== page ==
Ms. Celeste D. Butts and Dr. Michael S. Bloom, at the University at Albany School of Public Health, recently studied phthalates and their impact on male genital development in the womb. As the first study to use prenatal ultrasound measurements to examine how maternal exposure to phthalates may be connected to male genital development, the researchers found that the exposure may adversely affect development – and this impact may differ based on race.
Phthalates are found in everyday items such as plastics, pharmaceuticals, and personal care products; therefore, mothers face exposure to phthalates during their pregnancy. The researchers collected urine samples from women who were planning on giving birth at the Medical University of South Carolina between 2011 and 2014 to detect their exposure to phthalates. Prenatal ultrasounds were conducted to measure their fetuses’ penile length and width.
Overall, there were no associations between the amount of phthalates in the mothers’ urine and the penile measurements gathered by ultrasound. However, when broken down by race, phthalate exposure had an impact on penile measurements. For the African American fetuses, as exposure to certain phthalate compounds increased, penile size measurements decreased. These babies also experienced increased exposure to certain phthalates when compared to the white babies, which may in part explain the decrease in penile measurements.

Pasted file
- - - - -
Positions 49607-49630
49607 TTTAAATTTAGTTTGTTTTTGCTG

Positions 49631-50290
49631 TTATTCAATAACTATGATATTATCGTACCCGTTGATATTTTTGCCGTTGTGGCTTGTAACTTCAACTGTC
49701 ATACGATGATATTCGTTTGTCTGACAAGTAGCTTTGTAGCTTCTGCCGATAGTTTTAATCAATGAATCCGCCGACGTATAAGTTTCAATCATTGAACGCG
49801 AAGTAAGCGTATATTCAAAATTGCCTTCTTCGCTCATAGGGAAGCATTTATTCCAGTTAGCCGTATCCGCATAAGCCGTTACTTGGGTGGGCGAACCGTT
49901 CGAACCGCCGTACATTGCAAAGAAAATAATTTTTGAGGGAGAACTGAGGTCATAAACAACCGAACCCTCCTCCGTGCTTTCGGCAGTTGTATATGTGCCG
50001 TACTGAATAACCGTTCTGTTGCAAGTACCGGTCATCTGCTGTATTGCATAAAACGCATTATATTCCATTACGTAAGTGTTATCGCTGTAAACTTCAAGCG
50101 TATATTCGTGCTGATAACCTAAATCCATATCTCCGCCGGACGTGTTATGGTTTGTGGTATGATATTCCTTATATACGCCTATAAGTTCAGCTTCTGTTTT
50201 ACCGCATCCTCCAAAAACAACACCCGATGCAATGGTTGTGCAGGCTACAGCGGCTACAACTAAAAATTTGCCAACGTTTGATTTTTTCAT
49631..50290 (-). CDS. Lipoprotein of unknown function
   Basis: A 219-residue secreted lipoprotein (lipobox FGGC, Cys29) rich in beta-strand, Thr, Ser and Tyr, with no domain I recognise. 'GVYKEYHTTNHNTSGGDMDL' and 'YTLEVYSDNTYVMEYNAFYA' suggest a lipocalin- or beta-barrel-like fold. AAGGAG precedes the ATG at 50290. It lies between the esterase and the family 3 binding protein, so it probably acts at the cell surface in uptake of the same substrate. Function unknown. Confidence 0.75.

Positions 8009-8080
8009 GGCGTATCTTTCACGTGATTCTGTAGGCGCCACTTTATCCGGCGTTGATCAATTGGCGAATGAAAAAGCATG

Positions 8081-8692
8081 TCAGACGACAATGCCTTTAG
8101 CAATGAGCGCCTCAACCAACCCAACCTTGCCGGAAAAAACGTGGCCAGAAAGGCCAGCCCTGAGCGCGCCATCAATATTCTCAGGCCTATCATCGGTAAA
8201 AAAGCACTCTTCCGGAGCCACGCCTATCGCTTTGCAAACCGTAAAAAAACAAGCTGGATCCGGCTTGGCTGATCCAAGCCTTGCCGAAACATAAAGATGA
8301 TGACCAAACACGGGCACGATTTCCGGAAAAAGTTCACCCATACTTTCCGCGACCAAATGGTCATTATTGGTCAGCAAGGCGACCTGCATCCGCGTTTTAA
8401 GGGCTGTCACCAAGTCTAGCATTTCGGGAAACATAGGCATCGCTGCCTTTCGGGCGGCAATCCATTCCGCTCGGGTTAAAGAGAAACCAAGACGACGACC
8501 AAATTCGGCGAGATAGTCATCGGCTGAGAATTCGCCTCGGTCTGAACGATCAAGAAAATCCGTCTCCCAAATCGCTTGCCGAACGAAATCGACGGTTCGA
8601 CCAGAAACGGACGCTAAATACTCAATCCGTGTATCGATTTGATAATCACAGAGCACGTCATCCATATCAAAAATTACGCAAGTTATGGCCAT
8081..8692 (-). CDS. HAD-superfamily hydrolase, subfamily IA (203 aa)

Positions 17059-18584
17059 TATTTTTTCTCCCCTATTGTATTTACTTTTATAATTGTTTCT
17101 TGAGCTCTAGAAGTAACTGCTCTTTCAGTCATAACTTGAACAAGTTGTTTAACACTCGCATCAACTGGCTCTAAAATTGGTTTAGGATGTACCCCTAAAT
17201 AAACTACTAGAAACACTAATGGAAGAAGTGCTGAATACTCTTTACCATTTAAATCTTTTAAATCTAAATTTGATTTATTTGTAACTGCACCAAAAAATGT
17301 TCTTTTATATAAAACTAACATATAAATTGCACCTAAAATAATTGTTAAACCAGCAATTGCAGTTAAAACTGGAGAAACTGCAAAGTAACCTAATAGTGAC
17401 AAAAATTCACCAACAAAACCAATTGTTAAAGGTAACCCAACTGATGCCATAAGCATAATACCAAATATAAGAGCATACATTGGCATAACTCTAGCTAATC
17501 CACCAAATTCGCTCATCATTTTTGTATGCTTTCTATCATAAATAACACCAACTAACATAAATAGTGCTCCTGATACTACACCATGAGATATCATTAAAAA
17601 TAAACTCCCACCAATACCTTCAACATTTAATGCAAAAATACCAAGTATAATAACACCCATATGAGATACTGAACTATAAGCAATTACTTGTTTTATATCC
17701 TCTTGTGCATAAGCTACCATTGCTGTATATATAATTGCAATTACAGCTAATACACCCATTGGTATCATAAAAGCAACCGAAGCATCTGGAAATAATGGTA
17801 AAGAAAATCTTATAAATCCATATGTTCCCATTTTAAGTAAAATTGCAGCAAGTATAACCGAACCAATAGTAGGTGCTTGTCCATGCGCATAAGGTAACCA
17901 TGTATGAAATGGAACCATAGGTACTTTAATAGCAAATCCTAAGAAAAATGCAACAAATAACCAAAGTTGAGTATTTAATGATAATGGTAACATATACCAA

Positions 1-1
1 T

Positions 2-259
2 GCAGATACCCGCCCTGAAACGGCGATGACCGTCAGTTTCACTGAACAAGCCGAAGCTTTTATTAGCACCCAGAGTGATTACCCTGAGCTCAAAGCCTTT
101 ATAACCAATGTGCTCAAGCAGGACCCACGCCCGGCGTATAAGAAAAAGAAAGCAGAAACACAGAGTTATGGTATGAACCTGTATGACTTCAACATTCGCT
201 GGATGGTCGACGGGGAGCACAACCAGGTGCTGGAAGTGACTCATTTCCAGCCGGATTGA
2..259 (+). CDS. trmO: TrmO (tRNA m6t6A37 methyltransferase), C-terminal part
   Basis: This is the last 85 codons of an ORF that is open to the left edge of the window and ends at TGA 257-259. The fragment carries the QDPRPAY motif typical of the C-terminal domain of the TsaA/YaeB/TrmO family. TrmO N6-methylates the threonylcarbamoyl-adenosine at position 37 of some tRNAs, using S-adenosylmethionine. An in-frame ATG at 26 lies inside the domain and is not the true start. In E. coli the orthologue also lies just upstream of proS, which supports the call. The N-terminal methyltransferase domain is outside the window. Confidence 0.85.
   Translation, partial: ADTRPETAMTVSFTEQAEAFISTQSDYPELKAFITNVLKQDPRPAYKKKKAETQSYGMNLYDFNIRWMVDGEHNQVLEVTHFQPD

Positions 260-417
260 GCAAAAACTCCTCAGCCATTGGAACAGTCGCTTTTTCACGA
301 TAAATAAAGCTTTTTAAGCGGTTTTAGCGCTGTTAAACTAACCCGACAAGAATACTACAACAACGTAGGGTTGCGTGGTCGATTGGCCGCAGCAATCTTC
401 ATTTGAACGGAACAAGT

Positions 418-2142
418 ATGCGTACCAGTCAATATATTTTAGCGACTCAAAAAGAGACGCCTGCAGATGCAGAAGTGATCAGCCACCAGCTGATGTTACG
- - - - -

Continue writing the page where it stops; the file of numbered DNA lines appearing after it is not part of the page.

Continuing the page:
The results suggest that there may be a greater vulnerability to phthalates among African Americans compared with whites. Based on these results, the researchers recommend that pregnant mothers, regardless of race, attempt to limit their exposure.
The full results can be found in Prenatal Diagnosis.Tags: Friday Letter Submission